Support comes together, notwithstanding result on the field
Bio: Howard Megdal is Writer At Large for Capital New York, and currently contributes to USA Today Sports Weekly, Sports Illustrated and Vice Sports. His books include The Baseball Talmud, Taking the Field and Wilpon's Folly. His book on the Cardinals will be published by St. Martin's Press in October 2015. Follow Howard on Twitter @HowardMegdal.
The Yankees agreed with Jacoby Ellsbury, late of the Boston Red Sox, on a seven-year contract worth $153 million Tuesday night.
You'd be hard-pressed to find a better example of Yankees arrogance bumping up against the changing economic realities of both the team and Major League Baseball than in Monday night's report from Jeff Passan about the Robinson Cano negotiations.
For the first month of the N.B.A. season, there's been a parallel storyline in New York. The Knicks and the Nets, two teams with playoff success last year and championship aspirations this year, both suffering through terrible results.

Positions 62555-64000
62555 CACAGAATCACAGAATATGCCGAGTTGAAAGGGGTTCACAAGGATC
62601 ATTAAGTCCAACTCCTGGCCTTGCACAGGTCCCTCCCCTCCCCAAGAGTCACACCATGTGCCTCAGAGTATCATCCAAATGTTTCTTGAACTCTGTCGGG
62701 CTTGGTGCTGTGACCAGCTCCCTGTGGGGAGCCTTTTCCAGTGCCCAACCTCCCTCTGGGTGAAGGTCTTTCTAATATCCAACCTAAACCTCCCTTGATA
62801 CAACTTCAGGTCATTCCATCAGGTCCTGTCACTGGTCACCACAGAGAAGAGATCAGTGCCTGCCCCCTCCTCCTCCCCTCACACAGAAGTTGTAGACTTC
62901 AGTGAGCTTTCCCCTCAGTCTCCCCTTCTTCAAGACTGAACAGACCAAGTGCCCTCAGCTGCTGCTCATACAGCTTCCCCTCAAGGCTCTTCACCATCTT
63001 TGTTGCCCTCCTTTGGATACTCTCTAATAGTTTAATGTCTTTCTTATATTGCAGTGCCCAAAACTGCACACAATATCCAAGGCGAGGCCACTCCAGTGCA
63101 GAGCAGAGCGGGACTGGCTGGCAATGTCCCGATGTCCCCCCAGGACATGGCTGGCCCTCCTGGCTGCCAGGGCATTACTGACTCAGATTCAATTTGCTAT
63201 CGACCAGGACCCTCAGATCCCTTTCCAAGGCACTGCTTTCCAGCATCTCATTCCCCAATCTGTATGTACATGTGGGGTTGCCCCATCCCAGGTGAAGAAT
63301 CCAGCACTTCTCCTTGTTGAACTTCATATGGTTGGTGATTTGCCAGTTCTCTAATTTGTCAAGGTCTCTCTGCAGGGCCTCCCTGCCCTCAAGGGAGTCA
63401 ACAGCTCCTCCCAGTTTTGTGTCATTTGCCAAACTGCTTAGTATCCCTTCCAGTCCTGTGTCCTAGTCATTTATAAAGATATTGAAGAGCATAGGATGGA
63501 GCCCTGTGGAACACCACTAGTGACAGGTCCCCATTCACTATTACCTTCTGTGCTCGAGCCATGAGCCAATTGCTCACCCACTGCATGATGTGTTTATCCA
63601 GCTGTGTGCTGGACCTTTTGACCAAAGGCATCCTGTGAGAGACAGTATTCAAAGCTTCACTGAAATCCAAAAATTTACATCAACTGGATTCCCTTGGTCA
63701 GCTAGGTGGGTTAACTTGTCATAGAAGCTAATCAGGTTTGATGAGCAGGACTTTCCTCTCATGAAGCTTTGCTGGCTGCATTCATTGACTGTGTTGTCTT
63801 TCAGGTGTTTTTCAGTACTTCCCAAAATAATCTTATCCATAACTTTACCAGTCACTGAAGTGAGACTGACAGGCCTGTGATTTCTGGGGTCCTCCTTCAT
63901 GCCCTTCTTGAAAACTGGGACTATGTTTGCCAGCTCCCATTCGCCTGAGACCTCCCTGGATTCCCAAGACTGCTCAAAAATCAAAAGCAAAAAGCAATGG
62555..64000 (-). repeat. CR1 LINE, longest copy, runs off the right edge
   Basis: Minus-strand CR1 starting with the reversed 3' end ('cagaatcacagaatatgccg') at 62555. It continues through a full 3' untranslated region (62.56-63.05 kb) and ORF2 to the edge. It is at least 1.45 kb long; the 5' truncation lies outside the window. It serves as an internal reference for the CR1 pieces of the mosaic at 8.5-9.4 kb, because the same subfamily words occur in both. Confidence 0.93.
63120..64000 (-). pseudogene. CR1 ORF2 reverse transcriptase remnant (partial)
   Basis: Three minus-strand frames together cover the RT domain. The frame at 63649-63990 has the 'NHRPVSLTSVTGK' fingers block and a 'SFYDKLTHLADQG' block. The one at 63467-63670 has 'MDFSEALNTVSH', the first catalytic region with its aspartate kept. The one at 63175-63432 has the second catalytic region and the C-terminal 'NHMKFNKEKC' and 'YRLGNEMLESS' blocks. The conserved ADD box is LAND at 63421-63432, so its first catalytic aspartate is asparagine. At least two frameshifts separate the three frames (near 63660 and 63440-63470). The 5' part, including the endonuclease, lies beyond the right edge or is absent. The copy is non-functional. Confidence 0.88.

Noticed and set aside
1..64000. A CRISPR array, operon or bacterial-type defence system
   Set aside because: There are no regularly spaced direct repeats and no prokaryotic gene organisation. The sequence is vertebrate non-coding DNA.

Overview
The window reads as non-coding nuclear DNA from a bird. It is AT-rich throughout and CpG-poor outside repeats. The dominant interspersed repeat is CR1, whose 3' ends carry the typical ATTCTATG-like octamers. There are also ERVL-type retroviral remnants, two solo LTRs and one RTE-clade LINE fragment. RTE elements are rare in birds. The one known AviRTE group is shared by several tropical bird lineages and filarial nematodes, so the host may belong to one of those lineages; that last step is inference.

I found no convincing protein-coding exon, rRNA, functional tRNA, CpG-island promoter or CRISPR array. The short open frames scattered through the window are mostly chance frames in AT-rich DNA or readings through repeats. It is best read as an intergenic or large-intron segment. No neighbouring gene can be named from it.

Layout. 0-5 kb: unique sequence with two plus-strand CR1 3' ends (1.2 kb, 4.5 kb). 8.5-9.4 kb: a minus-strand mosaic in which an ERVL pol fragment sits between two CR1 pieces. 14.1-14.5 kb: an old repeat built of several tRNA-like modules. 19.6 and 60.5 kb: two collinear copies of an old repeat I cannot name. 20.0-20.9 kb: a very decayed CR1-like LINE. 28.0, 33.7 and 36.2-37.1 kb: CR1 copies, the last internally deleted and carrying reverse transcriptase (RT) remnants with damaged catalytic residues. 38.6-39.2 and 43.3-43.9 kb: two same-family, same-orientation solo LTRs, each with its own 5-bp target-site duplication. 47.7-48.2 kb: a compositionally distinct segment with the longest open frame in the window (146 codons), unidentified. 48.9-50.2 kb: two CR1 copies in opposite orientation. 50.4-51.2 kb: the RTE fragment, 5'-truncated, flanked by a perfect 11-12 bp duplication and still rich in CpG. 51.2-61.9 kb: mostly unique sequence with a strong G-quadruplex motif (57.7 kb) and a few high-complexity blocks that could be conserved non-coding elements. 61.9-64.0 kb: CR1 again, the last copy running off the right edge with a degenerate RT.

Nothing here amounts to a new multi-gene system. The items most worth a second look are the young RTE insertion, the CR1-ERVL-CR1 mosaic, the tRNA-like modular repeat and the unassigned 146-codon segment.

Back in the heady days of summer and early fall, when the Mets' pursuit of big-ticket outfielders like Shin-Soo Choo populated some newspapers and Sandy Alderson spoke openly of $100 million payrolls, one thing was all but certain: Ruben Tejada wouldn't be the shortstop in 2014.
For all the attention paid to the pyrotechnical end to Alex Rodriguez's appeal of Major League Baseball's 211-game suspension, very little was resolved this week.
A few months ago, the Knicks and Pacers were two evenly matched teams, battling through six games in the Eastern Conference playoffs, despite the Knicks playing with injuries to most of their important players.
The Mets' winter of 2013-14 is already falling far short of the team's predictions, weeks before the winter meetings even begin.
Last season, the Brooklyn Nets existed in the shadow of the New York Knicks, and it had to be infuriating for owner Mikhail Prokhorov.